How to create a worship band audition process

Regardless of the size of your worship ministry, I recommend having a process for auditioning new members of the team. You do not want people in your band who lack the competence, character, and chemistry you desire. Here is a 4 step process for vetting potential band members and making sure they will be the right fit.

Step one - Create a clear vision and expectations for your ministry

Document your vision for the worship band and expectations for its members. You may need to consult with other leaders at your church. Maybe you want to have strict standards about who can play on the team, but your senior pastor expects that Mary-Lou, the long time member with organ experience should be allowed to play piano or keys in the band despite the fact she has no clue how to play with a contemporary band. Write down your expectations for how much band members should devote to practicing every week, or if they are expected to memorize music. Document your expectations for yourself as the leader. Over the years I have learned that a lack of clear expectations leads to a lot of awkward conversations and conflict in the future. Have a crystal clear vision of who your band is and the priorities in your ministry. It will help you give clear judgment on who will be a good fit.

Step two - The online audition

Have a web page on your church website dedicated to receiving inquiries from people interested in joining the band. Ask for basic information such as their name, phone, email address, and their instrument. Ask them to send you a link to a Youtube video of them singing or playing their instrument to a worship song you select. This video recording is “round one” of your audition process. It should give you an idea if they are a good fit. If they are not skilled enough, send them an email or give them a phone call and thank them for their interest but tell them their skill level does not reach what is necessary for joining the band. It is not easy to do, but learn from my mistakes. I hate telling people no. Instead of biting the bullet and enduring temporary short term awkwardness, I said yes and eventually regretted it. In one case, I let someone sing on Sunday once but then had to tell them they no longer could be in the band because they were not able to perform up to par. I wish I would have been honest with them earlier.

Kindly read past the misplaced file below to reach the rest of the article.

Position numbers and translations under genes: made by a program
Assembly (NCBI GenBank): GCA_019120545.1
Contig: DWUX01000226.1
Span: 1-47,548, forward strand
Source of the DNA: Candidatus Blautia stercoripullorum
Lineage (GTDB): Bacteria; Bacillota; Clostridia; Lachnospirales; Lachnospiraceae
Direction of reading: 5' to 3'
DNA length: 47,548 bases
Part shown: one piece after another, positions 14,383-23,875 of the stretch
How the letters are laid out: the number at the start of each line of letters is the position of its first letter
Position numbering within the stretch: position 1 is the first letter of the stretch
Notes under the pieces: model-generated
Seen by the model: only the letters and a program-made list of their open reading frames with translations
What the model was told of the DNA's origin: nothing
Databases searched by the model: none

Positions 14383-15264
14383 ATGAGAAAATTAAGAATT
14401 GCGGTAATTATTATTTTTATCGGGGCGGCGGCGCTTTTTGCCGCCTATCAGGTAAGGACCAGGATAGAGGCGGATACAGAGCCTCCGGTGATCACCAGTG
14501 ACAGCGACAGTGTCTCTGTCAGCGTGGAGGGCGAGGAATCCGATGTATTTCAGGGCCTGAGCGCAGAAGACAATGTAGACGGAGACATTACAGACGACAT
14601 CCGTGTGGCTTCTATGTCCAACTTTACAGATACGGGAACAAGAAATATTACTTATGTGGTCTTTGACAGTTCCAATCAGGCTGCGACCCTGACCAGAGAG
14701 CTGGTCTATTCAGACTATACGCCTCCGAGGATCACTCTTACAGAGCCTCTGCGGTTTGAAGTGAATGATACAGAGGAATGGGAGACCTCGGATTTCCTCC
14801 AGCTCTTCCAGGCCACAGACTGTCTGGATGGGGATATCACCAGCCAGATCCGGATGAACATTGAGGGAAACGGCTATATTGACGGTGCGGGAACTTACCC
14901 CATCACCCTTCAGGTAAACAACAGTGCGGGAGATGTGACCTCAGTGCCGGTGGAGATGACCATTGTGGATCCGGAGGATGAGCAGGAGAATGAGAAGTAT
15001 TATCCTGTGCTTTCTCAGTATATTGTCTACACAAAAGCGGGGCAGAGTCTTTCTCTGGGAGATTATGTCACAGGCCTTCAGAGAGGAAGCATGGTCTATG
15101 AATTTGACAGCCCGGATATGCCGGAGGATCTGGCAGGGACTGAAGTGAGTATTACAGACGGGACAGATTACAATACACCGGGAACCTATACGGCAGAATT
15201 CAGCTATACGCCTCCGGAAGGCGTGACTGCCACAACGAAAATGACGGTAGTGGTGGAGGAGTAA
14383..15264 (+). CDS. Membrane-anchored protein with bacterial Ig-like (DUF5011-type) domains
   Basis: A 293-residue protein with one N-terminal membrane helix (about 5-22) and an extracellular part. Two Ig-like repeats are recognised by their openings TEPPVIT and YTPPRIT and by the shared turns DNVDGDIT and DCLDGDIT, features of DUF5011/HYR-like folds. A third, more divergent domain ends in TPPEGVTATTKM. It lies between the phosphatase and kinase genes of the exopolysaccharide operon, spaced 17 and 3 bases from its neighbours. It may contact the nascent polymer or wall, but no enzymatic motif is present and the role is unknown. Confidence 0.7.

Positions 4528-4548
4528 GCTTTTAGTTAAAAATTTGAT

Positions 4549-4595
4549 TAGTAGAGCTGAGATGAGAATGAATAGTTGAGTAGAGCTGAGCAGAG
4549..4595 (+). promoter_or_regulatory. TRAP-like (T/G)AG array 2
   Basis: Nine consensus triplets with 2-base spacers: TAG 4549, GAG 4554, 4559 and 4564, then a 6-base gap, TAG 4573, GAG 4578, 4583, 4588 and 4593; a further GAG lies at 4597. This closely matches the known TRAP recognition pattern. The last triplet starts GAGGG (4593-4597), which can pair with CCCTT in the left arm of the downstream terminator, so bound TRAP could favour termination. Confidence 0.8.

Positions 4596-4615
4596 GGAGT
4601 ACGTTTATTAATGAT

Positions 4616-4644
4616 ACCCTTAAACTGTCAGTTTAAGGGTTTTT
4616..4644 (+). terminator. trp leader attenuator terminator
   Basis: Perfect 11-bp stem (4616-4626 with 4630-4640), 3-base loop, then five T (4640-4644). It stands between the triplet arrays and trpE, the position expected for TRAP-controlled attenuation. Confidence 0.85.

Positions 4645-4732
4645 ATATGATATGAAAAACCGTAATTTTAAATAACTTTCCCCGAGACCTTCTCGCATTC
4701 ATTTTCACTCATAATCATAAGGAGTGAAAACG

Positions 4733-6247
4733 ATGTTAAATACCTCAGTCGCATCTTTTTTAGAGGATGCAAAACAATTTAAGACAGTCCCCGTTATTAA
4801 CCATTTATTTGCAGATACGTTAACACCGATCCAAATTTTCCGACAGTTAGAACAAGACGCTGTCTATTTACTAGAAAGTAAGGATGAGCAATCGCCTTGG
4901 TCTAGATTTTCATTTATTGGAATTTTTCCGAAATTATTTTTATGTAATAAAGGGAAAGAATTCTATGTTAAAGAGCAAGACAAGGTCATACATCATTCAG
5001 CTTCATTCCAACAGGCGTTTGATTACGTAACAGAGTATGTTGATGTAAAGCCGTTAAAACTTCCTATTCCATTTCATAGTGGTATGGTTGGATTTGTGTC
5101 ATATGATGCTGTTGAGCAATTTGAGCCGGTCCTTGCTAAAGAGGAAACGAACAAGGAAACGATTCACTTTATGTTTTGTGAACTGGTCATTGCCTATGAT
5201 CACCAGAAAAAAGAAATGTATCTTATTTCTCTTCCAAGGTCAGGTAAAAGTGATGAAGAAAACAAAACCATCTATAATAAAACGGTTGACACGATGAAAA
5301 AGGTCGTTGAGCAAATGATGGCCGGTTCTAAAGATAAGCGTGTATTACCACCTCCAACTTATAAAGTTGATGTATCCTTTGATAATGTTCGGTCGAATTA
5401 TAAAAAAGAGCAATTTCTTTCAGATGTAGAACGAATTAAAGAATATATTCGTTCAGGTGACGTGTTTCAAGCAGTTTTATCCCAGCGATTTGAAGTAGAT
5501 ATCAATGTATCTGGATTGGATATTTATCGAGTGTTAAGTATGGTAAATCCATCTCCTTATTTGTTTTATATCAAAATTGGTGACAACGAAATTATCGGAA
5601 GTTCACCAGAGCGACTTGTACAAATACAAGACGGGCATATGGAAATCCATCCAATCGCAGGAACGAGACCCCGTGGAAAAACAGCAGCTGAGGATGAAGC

Step three - The in-person audition and interview

Once someone has completed the online form and has made it through the online audition, it is time to schedule an in-person audition and interview. Provide a list of three or four songs to prepare to play and let them know what gear they will need to bring to the audition. Have them play a song or two and analyze their musicianship. If you want, record them so you can refer to it later when you make your final decision. Hopefully, if they made it this far they at least have an 80% chance of making in the band. During this meeting make time to ask them questions to ensure they will align with your expectations of character and chemistry. This is different for everyone, so you will need to come up with your unique questions.  Explain to them the expectations you have for worship band members and tell them you want them to take a few days to consider whether or not they can meet those expectations. During those few days, you will also think and pray about their audition. Delaying the decision and notifying them by email will allow you time to make sure they are a good fit and say no if necessary. Do not feel like you need to give them an answer on the spot.